not what views he holds today, but the impact he would
      permit those views to have on his work as a Supreme
      Court justice.

      While Justice Stevens is the only member of the court
      to have addressed the issue in a speech, others have
      used their written opinions to acknowledge the
      conflict between a judge's policy preferences and
      decisions the judge may feel forced to render because
      of legal precedent or judicial philosophy.

      In March, for example, Justice Sandra Day O'Connor,
      whom Judge Roberts would succeed, dissented from the
      court's opinion that declared unconstitutional the
      execution of those who commit capital murder before
      the age of 18.

      "Were my office that of a legislator, rather than a
      judge, then I, too, would be inclined to support
      legislation setting a minimum age of 18," Justice
      O'Connor wrote in her dissenting opinion in Roper v.
      Simmons in the course of explaining why, in her view,
      the Constitution did not support that outcome.

      Justice Anthony M. Kennedy, in providing a fifth vote
      for the court's 1989 decision that burning an American
      flag as a political protest is protected by the First
      Amendment, noted that the decision "exacts its
      personal toll." In his concurring opinion in the case,
      Texas v. Johnson, Justice Kennedy wrote: "The hard
      fact is that sometimes we must make decisions we do
      not like. We make them because they are right, right
      in the sense that the law and the Constitution, as we
      see them, compel the result. And so great is our
      commitment to the process that, except in the rare
      case, we do not pause to express distaste for the
      result, perhaps for fear of undermining a valued
      principle that dictates the decision."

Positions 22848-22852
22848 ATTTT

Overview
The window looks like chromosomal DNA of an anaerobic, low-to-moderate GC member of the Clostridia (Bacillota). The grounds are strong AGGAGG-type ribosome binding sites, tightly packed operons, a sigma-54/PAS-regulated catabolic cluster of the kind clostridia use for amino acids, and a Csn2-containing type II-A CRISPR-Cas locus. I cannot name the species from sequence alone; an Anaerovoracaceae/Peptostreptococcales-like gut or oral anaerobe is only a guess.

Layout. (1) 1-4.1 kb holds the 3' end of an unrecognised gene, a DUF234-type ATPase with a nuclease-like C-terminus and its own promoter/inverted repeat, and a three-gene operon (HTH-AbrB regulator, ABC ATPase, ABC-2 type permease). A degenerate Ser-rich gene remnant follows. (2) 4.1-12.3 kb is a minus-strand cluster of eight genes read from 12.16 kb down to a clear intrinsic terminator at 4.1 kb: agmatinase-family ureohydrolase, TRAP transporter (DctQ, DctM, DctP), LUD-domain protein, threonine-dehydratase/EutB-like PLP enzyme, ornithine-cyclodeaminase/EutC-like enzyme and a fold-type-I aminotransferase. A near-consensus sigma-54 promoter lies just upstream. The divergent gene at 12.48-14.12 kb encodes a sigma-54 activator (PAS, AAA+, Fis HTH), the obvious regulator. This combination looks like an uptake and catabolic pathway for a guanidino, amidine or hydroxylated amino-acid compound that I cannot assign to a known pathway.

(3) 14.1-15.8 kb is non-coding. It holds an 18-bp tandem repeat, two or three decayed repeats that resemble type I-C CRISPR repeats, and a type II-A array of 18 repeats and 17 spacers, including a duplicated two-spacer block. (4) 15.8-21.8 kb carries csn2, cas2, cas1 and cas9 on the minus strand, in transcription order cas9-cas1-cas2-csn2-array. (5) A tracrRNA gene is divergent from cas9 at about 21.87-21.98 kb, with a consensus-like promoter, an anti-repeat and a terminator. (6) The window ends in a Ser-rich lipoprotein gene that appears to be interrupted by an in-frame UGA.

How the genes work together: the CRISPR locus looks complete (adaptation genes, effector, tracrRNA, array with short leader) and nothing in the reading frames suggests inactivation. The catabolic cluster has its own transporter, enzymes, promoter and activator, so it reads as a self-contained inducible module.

For a justice on the speaking circuit, Justice Stevens
      gives unusually good value. Rather than retreating to
      the safety of historical anecdotes or constitutional
      platitudes, as some others do, he often talks about
      what is actually on his mind. This month, he went to
      the American Bar Association's annual meeting in his
      home city, Chicago, and offered some pointed criticism
      of the death penalty.

      Sometimes, of course, justices and other judges
      express themselves at their peril, as Justice Antonin
      Scalia learned after criticizing an appeals court
      decision that barred the recitation of the Pledge of
      Allegiance in public school classrooms. He was obliged
      to recuse himself a few months later when the case
      reached the Supreme Court.

      On the other hand, Justice Scalia's more abstract
      discussion of his jurisprudence, in a book titled "A
      Matter of Interpretation," has proved a steady seller
      since its publication in 1997.

      Next month, his colleague and occasional debating
      partner, Justice Stephen G. Breyer, will offer his own
      very different views of constitutional interpretation
      in a new book titled "Active Liberty: Interpreting Our
      Democratic Constitution."

      Justice Breyer's book is based on the Tanner Lectures
      on Human Values, which he delivered last year at
      Harvard. Justice Scalia's book was based on his
      lectures in the same series, which he delivered at
      Princeton in 1995.